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Thursday, December 26, 2013

Rhode Island Reds Laying Eggs (Blog 170)

We are thrilled that our heritage Rhode Island Red hens have started laying eggs in the past week.  When we purchased Sweetie Pie, Baby, and Tootsie from Brice Yokum of Sunbird Farms ( last May, he told us that since our hens were heritage birds, they would begin producing eggs later in their young lives than production hens would.  The upside of that, Brice said, is that our hens would produce more consistently and for a longer period of time than industrial hens would.

So during several cold December days of late, we have checked the nesting boxes in the hen house and have been overjoyed that eggs were within.  Already, the eggs have been part of some tasty omelets and other dishes.

Our alpha rooster Boss has also begun mating with our trio of pullets, and we are hoping that this spring, when the girls have become officially hens by the calendar, that at least one of them will become broody. 

But for now, we are quite content with gathering eggs for the table.

Sunday, December 22, 2013

Snow Means No Go for Our Rhode Island Reds (Blog 169)

As eight-week-old chickens, our Rhode Island Reds came from Sunbird Farms in California last May, so it is understandable that they seemed a little, well, scared, when they experienced their first snow recently.  Although Rhode Island Reds have a reputation for being cold hardy, our quintet seemed genuinely fearful and perplexed when they awoke to find a dusting of snow covering the chicken run.

Our beta rooster Johnny is usually the most curious of our two rooster and three hen flock, but Johnny took one quick look outside and retreated back into the hen house.  This left matters up to the alpha male Boss ( a solid three inches taller than Johnny and quite a few ounces heavier, too).  All the courage Boss could summon up enabled him to extend his neck outside the doorway (picture below), cluck fretfully, and retreat back inside.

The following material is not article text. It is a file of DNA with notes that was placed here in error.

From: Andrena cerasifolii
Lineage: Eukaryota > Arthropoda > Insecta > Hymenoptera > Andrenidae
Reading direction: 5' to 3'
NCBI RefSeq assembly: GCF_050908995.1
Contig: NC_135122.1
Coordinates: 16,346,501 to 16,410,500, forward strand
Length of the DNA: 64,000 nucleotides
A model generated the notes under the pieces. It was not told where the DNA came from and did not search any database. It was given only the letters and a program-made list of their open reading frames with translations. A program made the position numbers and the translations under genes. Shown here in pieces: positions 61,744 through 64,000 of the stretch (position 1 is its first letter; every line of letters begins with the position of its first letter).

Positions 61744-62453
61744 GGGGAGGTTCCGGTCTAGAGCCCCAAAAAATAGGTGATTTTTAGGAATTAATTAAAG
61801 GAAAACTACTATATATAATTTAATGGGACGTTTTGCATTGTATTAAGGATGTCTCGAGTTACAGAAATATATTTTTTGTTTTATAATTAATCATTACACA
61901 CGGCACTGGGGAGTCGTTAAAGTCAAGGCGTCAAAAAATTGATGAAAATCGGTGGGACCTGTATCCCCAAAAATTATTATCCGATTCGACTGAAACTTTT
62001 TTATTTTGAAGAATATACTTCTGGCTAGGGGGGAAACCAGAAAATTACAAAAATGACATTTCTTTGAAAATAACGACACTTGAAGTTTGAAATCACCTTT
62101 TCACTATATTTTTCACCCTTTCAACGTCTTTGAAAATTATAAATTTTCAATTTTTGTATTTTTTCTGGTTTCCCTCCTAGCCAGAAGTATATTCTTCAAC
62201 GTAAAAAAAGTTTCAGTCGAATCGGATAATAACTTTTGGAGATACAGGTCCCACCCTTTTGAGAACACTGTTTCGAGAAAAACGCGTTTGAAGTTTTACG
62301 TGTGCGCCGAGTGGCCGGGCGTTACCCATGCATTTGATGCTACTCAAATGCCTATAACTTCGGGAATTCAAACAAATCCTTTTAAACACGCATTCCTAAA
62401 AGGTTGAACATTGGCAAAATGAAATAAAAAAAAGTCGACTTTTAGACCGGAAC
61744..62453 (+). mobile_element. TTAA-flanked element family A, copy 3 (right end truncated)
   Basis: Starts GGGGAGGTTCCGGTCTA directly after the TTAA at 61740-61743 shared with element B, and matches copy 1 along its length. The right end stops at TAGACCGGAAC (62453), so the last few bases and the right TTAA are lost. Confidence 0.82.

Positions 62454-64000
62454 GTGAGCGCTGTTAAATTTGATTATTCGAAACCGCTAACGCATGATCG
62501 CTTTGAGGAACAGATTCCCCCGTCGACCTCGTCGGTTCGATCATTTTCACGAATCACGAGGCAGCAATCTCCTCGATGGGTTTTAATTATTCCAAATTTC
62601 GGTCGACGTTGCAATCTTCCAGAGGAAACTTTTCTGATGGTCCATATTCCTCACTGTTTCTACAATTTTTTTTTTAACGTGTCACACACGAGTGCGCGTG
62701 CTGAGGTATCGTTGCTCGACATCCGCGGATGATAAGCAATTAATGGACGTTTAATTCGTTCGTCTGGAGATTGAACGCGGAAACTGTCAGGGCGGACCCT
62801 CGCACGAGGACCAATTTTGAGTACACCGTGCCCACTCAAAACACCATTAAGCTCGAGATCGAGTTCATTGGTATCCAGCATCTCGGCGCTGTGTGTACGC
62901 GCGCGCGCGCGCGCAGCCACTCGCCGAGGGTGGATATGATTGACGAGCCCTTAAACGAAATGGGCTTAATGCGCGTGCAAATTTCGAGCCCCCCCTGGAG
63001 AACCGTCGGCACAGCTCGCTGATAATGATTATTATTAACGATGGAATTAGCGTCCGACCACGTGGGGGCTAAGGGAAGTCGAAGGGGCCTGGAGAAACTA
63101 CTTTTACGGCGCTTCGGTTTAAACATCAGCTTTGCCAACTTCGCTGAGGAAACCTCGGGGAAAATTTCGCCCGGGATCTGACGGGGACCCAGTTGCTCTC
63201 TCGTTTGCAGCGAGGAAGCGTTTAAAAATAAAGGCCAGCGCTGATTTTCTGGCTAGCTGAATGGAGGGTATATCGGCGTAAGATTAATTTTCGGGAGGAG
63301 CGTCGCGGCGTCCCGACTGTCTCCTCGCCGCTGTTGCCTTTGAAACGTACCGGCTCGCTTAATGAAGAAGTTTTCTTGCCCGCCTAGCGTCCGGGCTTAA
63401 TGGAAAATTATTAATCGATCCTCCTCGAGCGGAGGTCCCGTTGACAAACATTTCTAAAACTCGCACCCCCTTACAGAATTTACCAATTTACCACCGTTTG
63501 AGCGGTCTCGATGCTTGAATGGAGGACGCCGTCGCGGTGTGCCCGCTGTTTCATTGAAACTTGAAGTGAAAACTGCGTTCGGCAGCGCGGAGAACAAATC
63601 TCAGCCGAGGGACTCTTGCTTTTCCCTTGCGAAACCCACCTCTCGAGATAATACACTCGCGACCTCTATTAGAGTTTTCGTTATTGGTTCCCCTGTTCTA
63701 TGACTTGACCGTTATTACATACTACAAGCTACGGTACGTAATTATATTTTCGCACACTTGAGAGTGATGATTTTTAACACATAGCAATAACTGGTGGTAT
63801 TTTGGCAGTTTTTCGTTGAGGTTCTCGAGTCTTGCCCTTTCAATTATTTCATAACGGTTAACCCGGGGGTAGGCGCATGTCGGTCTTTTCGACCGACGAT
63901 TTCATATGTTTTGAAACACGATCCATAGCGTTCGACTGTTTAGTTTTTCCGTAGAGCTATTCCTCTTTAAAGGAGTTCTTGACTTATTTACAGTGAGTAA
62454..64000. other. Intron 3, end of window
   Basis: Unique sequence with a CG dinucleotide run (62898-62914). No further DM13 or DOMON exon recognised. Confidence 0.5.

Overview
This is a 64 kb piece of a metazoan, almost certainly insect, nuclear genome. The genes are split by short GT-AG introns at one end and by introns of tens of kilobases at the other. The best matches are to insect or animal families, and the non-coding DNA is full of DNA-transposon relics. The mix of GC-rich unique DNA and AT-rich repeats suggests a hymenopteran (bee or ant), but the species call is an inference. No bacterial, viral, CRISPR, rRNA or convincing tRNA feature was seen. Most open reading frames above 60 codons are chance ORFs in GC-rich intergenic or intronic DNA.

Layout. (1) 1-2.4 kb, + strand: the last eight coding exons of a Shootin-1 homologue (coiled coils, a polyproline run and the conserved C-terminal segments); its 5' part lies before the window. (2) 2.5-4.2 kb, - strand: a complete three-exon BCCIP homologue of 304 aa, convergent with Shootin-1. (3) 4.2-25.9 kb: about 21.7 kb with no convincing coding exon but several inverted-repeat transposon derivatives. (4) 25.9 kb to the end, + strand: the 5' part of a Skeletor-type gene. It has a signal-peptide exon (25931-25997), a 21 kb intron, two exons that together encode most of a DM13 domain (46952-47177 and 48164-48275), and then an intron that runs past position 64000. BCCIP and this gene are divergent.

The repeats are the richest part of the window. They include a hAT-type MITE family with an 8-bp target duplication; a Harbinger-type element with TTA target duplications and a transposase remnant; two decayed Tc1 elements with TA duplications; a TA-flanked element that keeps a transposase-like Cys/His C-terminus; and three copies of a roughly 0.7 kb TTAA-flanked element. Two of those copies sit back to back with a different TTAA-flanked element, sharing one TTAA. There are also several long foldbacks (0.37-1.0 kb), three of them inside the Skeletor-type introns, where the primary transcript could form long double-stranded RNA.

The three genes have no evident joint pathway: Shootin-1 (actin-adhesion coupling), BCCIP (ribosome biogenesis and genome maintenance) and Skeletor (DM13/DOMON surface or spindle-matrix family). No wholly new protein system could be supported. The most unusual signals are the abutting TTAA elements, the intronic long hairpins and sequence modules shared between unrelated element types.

After such a display from the males, Sweetie Pie, Baby, and Tootsie did not even peek out of the opening.  All our chickens stayed inside until the weather warmed and the dusting evaporated. 

Saturday, December 14, 2013

I Should Have Gone Deer Hunting (Blog 168)

As an avid deer hunter, I pride myself on being prepared, but here it is opening day of Virginia's late muzzleloader season and I am not on my way to the woods as I write this during the pre-dawn hours.
The forecast was for freezing rain/sleet/snow so I decided not to contact any of the Roanoke or Franklin County landowners where I have permission to hunt.

But upon awakening this morning, I found that the forecast has been changed and the precipitation will not begin until 11:00 A.M. Of course, I could go hunting here in Botetourt County (even on my own land behind the house) but it is the bucks only part of the season here.  The odds of my seeing a mature buck this morning behind my house are astronomical, especially since I have not observed a "shooter" here in probably close to eight years or maybe longer.